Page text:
And our teachers experimented with pedagogy. With a lot of thought, as even a casual look at the course curriculum would tell- it is, even now, a surprisingly modern curriculum. And with an ability to change. Willingly, as some teachers introduced Bio into Chem (it was not that common then) and unwillingly, as when some of us trashed the attendance requirement and told the instructor we would only do tutorials and the final exam, not go to his classes.
There was a downside, of course. We did not share a certain kind of easy friendship that a less competitive atmosphere might have engendered. Of my 14 classmates, I have not met 4 in the last 40 years, and only 4 of them more than once or twice in all that time. Five of our class chose careers outside science, four were in industry, one went to a national laboratory. Academics eventually attracted only five of us, two in India and three in the US, making the connections more and more tenuous with the passage of time. And now most of us are reaching retirement, so in retrospect, and there is only retrospect now, this was a major shortcoming. A sense of community certainly helps beyond the science, and grass being greener apart, I think that other groups of the same times have bonded better. Maybe it was that we were only together for two years- not a long time, admittedly- but still.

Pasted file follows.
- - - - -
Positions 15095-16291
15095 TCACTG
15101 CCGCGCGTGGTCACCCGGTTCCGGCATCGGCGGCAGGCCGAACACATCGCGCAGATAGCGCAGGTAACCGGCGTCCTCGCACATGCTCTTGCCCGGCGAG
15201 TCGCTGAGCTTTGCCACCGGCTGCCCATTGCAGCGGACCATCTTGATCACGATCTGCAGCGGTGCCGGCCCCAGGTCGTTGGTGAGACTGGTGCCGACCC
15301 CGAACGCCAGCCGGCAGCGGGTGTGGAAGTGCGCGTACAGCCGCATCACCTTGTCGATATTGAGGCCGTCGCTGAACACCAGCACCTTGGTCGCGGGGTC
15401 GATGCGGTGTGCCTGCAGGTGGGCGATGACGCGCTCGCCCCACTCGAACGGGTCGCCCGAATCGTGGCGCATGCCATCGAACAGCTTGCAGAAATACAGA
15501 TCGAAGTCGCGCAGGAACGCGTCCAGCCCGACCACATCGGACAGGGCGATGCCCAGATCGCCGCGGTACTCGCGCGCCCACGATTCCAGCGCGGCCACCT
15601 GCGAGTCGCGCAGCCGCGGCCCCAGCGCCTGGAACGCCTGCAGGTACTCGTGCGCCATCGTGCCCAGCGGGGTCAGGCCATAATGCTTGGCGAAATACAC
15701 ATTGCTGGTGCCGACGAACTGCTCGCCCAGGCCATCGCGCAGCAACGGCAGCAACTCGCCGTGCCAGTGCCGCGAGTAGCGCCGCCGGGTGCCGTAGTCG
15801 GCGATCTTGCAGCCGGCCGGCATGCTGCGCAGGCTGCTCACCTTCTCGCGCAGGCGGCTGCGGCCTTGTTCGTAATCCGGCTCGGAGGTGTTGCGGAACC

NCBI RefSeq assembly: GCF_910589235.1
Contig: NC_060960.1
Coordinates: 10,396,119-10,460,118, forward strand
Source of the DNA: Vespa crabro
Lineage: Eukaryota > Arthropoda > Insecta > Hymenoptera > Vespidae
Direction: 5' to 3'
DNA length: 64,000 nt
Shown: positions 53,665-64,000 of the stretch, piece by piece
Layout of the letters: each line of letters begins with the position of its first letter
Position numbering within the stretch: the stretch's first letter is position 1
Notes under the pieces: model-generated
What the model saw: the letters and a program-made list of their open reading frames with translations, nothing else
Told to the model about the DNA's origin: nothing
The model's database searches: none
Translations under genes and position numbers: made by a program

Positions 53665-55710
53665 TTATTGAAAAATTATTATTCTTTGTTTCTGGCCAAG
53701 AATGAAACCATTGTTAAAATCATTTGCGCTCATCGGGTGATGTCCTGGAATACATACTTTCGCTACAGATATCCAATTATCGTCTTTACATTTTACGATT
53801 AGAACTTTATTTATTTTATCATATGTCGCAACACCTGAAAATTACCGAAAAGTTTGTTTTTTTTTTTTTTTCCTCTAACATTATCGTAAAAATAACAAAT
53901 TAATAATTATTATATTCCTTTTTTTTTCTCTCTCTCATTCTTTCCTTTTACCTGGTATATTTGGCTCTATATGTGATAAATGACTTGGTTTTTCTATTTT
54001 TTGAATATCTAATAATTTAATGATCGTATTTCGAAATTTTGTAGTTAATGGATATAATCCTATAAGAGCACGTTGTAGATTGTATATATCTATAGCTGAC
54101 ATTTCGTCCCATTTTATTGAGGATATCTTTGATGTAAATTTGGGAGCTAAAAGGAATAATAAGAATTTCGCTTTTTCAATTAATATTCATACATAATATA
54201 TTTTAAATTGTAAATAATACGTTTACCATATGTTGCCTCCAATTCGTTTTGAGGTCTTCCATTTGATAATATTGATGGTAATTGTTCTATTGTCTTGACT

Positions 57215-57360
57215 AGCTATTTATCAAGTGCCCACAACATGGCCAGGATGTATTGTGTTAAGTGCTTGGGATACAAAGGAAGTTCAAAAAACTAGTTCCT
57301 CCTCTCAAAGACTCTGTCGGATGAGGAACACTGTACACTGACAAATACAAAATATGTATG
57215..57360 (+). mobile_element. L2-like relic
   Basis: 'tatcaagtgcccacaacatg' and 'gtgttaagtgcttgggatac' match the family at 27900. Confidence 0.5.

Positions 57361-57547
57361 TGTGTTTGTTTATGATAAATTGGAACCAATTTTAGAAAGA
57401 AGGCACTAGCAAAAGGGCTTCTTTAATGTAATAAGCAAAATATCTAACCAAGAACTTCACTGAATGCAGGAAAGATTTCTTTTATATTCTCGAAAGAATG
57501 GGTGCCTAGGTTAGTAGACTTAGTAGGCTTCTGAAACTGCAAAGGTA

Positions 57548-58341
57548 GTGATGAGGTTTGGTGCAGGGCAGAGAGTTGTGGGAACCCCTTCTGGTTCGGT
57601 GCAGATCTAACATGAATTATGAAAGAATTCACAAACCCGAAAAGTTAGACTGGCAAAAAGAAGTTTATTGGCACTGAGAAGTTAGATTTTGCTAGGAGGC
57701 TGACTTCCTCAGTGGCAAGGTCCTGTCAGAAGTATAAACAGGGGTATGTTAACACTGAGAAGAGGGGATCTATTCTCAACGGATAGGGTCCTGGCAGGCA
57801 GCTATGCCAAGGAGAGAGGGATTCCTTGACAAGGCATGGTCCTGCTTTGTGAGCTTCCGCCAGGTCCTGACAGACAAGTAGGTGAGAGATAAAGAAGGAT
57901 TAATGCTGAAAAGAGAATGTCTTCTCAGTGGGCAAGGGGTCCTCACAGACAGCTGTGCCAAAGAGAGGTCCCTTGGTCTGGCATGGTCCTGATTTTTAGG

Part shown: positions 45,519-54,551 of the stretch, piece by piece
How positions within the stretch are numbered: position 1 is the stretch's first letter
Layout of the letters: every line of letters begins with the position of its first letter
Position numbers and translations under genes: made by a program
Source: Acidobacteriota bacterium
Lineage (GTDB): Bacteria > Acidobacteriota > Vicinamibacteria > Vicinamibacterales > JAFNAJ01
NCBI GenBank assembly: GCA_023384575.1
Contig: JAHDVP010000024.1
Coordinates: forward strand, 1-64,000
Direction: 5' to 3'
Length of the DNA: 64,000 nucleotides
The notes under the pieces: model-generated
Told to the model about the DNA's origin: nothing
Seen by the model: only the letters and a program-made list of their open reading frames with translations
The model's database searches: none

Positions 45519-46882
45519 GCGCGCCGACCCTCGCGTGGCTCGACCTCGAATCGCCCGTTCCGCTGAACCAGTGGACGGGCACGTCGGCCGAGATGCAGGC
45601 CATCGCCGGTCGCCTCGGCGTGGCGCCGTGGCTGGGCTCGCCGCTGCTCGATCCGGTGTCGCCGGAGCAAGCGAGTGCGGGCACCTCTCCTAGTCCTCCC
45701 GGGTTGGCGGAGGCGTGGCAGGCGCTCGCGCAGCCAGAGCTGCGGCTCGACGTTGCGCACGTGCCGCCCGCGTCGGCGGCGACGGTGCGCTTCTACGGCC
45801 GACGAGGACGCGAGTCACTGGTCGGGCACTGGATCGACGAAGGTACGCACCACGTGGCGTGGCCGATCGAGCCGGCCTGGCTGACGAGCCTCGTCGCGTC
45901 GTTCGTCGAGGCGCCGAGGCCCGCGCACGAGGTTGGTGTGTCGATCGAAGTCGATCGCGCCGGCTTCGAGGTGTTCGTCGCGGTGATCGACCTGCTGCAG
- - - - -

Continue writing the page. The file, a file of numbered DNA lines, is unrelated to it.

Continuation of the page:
But there was more, much more to IIT K than just the classes, and enough attention to these aspects had been given when the institute was set up. Extracurricular activities apart, there was an airstrip, and a TV station as well- that actually broadcast programs on campus, including the 1973 England vs. India test match that was played in Kanpur, Gavaskar and Bedi being the stars then. And as for the airstrip, I’ve forgotten the chap’s name, but his nickname was Pilot because he knew flying, and I- in retrospect foolhardily- went up with him in a glider. Given the level of safety that we all subscribed to, its a miracle that there were no major accidents! (I would do it again gladly, of course.)
But to get back to the title of this post, the IIT-K Chemistry department was, in many ways, the progenitor of many others that were set up in the 70’s both in style and in content. Many of those who taught us were to leave shortly thereafter to take up positions in Hyderabad, Kolkata, Bangalore and elsewhere. In a sense, the research and teaching culture spread, and flourished.
There is a very real Masonry of IIT-K Chem alums: strong ties bind us to where it all began. For all of us- teachers and students alike- this was a great initial condition to have.